What is Sleep Apnoea?
When we sleep at night, our body controls our breathing automatically so we can have a restorative, deep and peaceful sleep. During sleep, various parts of our body work together to allow us to breathe easily and automatically. For some, our throat muscles can become too relaxed during sleep. When the throat muscles are too relaxed, the airways become narrow as you breathe in. This will usually produce a snoring sound as air tries to travel through narrowed airways.
A partial or complete obstruction to our airway causes breathing to decline or stop completely for a short time, this is called an episode.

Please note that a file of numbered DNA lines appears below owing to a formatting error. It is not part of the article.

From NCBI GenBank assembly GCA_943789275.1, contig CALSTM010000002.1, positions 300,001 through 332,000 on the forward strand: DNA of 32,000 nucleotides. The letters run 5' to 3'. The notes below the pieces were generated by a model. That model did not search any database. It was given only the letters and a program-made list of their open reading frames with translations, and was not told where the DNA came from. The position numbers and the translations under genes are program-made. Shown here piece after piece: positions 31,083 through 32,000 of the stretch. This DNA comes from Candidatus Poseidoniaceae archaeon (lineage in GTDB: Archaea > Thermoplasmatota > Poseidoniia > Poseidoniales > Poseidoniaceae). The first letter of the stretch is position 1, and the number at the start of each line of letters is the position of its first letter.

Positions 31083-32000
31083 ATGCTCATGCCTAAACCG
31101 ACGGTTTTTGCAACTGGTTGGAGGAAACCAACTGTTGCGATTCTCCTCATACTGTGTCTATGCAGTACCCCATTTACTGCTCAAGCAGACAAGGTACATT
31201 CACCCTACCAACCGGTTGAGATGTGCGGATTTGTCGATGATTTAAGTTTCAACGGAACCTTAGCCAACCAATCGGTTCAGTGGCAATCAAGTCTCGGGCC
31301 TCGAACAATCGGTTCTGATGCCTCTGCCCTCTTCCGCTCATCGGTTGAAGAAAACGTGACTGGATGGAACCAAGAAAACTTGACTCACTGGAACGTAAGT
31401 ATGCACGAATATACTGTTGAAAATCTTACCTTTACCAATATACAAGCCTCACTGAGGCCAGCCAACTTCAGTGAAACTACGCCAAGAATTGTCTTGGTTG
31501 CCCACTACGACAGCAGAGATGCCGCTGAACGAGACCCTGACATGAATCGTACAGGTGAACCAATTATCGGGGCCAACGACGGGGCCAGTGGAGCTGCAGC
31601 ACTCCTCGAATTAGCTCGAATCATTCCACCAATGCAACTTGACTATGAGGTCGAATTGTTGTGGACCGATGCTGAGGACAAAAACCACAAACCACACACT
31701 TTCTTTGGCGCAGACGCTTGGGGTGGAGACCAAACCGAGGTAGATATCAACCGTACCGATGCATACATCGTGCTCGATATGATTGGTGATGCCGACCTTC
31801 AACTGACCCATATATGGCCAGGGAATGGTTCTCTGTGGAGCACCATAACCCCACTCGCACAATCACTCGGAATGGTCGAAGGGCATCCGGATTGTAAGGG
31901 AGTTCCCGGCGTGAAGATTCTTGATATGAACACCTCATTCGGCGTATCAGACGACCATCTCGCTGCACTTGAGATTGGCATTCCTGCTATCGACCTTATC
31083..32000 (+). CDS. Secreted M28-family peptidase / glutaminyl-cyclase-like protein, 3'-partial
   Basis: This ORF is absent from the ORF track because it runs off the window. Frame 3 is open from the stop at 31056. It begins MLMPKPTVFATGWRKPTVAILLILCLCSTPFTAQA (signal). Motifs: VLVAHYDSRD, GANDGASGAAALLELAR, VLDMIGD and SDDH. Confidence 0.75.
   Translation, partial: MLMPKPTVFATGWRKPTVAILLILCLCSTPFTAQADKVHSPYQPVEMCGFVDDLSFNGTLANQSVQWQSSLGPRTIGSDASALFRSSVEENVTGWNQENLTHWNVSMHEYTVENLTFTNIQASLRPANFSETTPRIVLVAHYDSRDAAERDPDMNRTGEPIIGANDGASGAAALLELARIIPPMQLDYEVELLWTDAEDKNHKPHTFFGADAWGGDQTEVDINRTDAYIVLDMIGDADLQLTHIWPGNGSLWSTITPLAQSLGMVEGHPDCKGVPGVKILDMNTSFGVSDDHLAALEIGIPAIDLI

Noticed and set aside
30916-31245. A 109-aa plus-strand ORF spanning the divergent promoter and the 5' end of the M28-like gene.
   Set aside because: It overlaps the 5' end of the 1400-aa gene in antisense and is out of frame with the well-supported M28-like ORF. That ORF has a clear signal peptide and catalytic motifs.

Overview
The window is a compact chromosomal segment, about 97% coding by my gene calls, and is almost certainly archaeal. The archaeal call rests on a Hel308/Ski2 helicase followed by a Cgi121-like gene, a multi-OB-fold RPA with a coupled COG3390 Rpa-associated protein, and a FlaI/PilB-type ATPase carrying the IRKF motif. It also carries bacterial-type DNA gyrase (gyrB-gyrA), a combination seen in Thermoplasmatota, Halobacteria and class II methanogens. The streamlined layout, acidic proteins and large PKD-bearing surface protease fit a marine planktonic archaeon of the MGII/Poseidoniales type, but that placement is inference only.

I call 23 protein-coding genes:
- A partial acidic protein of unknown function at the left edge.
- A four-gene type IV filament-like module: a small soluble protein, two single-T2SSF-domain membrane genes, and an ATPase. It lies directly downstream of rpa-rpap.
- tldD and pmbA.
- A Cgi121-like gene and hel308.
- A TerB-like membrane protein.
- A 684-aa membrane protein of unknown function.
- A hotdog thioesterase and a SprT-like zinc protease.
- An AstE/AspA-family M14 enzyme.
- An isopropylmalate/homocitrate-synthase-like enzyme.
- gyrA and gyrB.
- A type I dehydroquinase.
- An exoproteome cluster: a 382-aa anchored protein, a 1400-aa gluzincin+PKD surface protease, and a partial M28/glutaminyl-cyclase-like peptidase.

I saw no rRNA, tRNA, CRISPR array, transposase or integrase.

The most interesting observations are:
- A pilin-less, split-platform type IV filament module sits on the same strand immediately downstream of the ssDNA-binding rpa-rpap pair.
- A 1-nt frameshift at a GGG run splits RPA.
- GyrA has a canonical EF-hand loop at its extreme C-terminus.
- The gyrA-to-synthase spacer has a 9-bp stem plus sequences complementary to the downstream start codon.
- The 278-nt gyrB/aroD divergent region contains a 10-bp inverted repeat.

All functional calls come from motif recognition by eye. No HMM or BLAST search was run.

When our body can’t get the air it needs during an episode, our brain receives a message that something is wrong. When this happens, the brain will arouse itself from sleep for a few seconds. When this occurs (sometimes hundreds of times in one night) it results in broken sleep so we can wake up feeling tired. Our body didn’t have the peaceful, deep, and restorative quality sleep it needed. We are usually unaware when this happens.
Try these questions:
- Have you been told that you snore?
- Do you often wake up tired or unrefreshed?
- Do you suffer from excessive daytime sleepiness?
- Do you wake up choking or gasping for air?
- Do you have trouble with concentration/memory?
- Do you suffer from a dry mouth or headache upon waking?
- Do you need to get up to go the toilet frequently at night?
- Do you suffer from irritability or mood changes?
- Do you suffer from depression or anxiety?